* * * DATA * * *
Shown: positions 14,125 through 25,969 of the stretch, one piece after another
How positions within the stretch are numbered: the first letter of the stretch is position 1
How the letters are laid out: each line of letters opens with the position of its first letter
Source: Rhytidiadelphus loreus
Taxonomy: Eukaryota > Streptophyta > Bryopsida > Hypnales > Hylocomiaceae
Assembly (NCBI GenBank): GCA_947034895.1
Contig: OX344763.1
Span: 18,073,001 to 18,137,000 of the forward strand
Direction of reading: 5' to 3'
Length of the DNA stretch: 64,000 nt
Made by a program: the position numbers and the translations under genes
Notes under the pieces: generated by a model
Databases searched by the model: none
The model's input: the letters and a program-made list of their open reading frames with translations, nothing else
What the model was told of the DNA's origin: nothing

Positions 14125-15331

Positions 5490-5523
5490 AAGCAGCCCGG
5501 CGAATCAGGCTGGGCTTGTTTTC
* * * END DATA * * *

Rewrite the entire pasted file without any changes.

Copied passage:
Shown: positions 14,125 through 25,969 of the stretch, one piece after another
How positions within the stretch are numbered: the first letter of the stretch is position 1
How the letters are laid out: each line of letters opens with the position of its first letter
Source: Rhytidiadelphus loreus
Taxonomy: Eukaryota > Streptophyta > Bryopsida > Hypnales > Hylocomiaceae
Assembly (NCBI GenBank): GCA_947034895.1
Contig: OX344763.1
Span: 18,073,001 to 18,137,000 of the forward strand
Direction of reading: 5' to 3'
Length of the DNA stretch: 64,000 nt
Made by a program: the position numbers and the translations under genes
Notes under the pieces: generated by a model
Databases searched by the model: none
The model's input: the letters and a program-made list of their open reading frames with translations, nothing else
What the model was told of the DNA's origin: nothing

Positions 14125-15331

Positions 5490-5523
5490 AAGCAGCCCGG
5501 CGAATCAGGCTGGGCTTGTTTTC